Jan 15, 2009, 5:29 PM
Post #1 of 1
Healthcare in Canada is one of the characteristics that supposedly sets Canadians apart from their southerly neighbors, with it being freely dispensed to everyone, compliments of the government. But in recent years there have been grumblings about the shortcomings of the Canadian government healthcare monopoly with long waiting lists for treatment and less than stellar outcomes. The excuse most often heard is that there isn’t enough money being spent on healthcare, but given that total Canadian government expenditures on healthcare during 2008 were in excess of $162 billion or nearly $5,000 for every man, woman and child in Canada, one wonder where all the money went.
Here’s an example of some of the waste in the Canadian healthcare system that is shortchanging patients, while filling the coffers of corporations. A friend of mine has an aging and ailing family member in a nursing home in a medium sized town in Ontario. The total number of residents in this nursing home is 107. Prescriptions for most but the wealthiest seniors are covered under the province of Ontario’s Drug Benefit Plan (ODB) and most seniors are required to co-pay $2.00 per prescription for the dispensing fee, while the government pays up to an additional $7.00 plus the cost of the medication.
The pharmacy that fills the prescriptions on a contract basis for this nursing home sends monthly bills to my friend for the $2.00 per prescription co-pay for her relative’s medication. It struck my friend as odd that the prescriptions were filled on a weekly basis, meaning that each prescription was for a total of seven pills, which amounted to $1.00 per pill in dispensing fees. And since the patient had been prescribed seven different medications the weekly bill for co-pay came in at $14.00, while the weekly bill to the government was for $49.00 plus the cost of the medication.
When my friend contacted the pharmacy, in this case Shopper’s Drug Mart to ask why these prescriptions were being filled on a weekly basis, rather than, say monthly, which would cost everyone a whole lot less, the clerk at Shopper’s Drug Mart wondered why she cared since the lion’s share of costs of the weekly prescriptions were “being paid by the government”. My friend had to remind her that “the government” is owned and operated by taxpayers and as such should ensure that monies are spent wisely.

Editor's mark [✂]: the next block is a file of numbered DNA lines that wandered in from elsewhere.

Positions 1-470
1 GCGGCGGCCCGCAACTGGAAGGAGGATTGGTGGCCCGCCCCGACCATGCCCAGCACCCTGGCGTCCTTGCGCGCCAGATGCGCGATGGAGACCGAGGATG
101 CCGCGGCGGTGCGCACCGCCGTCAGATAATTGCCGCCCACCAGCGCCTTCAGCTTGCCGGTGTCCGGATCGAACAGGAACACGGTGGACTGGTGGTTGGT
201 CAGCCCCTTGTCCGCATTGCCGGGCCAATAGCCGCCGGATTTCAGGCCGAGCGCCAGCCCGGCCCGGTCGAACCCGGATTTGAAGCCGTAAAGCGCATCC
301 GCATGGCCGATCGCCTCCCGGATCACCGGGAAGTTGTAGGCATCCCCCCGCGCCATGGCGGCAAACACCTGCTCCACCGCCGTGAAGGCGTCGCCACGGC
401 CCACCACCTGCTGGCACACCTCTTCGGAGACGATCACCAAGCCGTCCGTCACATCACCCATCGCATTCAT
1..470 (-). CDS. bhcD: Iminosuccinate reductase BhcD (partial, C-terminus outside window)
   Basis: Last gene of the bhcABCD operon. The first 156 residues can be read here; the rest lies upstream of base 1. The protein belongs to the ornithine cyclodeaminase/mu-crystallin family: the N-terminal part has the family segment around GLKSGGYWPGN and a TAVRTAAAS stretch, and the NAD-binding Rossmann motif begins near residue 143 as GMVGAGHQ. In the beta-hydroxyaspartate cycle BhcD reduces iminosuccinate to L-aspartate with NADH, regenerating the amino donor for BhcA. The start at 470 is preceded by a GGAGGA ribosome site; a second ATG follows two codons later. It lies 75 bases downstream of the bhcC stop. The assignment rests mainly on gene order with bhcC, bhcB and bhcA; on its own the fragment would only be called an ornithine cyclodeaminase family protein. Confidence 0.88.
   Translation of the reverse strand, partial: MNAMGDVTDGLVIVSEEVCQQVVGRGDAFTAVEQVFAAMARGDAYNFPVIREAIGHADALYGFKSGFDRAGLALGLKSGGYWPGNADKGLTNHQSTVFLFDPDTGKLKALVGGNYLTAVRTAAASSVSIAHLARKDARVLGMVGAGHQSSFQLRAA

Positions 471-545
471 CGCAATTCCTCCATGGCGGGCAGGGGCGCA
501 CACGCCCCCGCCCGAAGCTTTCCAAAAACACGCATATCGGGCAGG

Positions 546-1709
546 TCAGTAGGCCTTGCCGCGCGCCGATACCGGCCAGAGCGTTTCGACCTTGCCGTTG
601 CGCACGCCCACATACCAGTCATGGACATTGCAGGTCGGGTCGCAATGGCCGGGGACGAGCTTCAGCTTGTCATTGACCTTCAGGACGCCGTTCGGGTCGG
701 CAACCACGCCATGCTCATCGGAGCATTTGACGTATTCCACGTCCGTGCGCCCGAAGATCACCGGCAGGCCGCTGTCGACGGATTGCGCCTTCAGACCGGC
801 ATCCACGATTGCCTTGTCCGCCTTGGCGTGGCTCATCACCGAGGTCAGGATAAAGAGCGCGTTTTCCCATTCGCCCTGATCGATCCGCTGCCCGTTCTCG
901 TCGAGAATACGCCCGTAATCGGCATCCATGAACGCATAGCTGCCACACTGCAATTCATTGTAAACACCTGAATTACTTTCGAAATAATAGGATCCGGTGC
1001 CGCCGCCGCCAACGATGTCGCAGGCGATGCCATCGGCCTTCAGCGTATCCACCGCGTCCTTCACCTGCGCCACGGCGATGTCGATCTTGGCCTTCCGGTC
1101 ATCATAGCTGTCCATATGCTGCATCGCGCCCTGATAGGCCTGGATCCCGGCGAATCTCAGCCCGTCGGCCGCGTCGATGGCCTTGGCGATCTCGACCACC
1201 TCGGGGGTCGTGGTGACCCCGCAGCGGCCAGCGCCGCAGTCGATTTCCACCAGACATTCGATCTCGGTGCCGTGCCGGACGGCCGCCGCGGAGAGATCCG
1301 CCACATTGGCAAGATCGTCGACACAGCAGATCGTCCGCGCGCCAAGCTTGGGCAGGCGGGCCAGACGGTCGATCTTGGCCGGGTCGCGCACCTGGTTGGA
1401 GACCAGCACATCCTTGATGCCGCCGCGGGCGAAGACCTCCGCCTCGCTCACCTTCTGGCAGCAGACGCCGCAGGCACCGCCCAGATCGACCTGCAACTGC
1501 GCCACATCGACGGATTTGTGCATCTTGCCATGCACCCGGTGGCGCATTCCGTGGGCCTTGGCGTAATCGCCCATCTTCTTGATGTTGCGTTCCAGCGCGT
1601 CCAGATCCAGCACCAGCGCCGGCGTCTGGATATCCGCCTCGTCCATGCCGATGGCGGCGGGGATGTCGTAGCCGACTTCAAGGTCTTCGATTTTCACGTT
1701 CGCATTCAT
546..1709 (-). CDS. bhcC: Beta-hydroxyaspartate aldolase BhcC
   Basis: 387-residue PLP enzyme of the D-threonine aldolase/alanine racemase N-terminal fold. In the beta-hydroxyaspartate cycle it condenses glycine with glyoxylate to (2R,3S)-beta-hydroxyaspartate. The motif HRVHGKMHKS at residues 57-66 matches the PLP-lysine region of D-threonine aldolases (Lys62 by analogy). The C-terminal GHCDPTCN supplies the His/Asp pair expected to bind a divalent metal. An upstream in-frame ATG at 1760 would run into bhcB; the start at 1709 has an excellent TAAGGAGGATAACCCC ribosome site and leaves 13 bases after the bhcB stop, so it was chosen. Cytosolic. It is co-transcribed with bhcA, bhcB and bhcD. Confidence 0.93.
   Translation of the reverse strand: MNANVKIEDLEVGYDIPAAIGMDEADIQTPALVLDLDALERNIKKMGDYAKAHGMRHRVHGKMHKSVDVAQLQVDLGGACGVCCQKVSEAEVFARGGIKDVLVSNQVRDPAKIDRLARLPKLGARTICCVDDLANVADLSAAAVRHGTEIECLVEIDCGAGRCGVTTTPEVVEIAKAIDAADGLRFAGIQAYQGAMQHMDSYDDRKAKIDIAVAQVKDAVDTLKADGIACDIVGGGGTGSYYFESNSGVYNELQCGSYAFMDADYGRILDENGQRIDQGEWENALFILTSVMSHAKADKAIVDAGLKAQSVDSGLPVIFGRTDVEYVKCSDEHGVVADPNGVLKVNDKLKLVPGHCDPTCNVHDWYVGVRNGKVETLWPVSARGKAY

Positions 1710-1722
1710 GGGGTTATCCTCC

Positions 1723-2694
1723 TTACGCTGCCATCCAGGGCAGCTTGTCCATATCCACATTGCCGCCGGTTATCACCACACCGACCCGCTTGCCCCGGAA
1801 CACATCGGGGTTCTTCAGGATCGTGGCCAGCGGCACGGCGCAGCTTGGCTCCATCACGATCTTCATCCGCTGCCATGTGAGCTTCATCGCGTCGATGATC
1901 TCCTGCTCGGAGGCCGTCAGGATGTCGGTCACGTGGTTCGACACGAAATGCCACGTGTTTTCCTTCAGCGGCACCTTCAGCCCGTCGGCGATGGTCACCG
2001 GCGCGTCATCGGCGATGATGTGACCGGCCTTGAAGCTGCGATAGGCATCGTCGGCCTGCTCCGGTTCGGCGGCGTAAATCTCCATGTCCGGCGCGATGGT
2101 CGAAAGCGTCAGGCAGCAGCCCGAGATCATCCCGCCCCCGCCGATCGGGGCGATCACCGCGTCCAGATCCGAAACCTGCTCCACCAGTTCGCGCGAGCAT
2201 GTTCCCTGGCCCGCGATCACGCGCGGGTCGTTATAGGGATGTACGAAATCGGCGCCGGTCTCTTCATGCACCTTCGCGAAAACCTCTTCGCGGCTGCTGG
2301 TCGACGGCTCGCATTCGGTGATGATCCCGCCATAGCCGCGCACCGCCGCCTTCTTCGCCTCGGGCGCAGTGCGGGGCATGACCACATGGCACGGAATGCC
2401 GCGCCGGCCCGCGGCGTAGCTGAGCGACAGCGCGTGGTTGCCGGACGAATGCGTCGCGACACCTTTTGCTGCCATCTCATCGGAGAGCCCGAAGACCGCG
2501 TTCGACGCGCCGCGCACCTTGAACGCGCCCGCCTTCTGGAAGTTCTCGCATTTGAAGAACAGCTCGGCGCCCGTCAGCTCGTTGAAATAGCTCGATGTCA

The clerk then explained that the reason these prescriptions were filled on a weekly basis was because nursing homes did not have the wherewithal to store and dispense their residents’ medication on a monthly basis and patients’ prescriptions were being filled on a weekly basis in blister packs that contained all of a patient’s medication for a week in one convenient package, which relieved the nursing home of the burden of having to provide storage and management of the patients’ meds.
That’s all well and good, but a simple exercise in arithmetic would demonstrate just how wasteful this practice is. Most residents of nursing homes have multiple prescriptions with many taking upward of 10 to 12 different medications per day. Let’s say the average is 7 different prescriptions, meaning that the government will be paying $49 per week in dispensing fees, which comes out to $196. every four weeks, or $2,548. per patient per year. If a nursing home has 107 patients the total in dispensing fees for that one nursing home comes to $272,636 annually.
That’s a nice chunk of change for companies like Shopper’s Drug Mart who likely have contracts with hundreds of nursing homes across Ontario. And while a $9.00 per prescription dispensing fee is somewhat less than the going rate, when it comes in on a weekly basis it quickly adds up.
What would be wrong with these pharmacies filling prescriptions for seniors on a monthly basis, using the same blister pack methods they currently use to help the nursing homes better manage their residents’ medication? Even if the ODB paid slightly more to have these prescriptions filled on a monthly, rather than weekly basis, the savings would be enormous and could be utilized elsewhere. It seems like the people watching the Ontario government’s healthcare expenses are asleep at the wheel.
Klaus Rohrich is President and Creative Director of Taylor/Rohrich Associates Inc., a marketing and advertising firm that specializes in niche marketing retirement real estate developments
(This post was edited by klaus on Jan 19, 2009, 7:27 AM)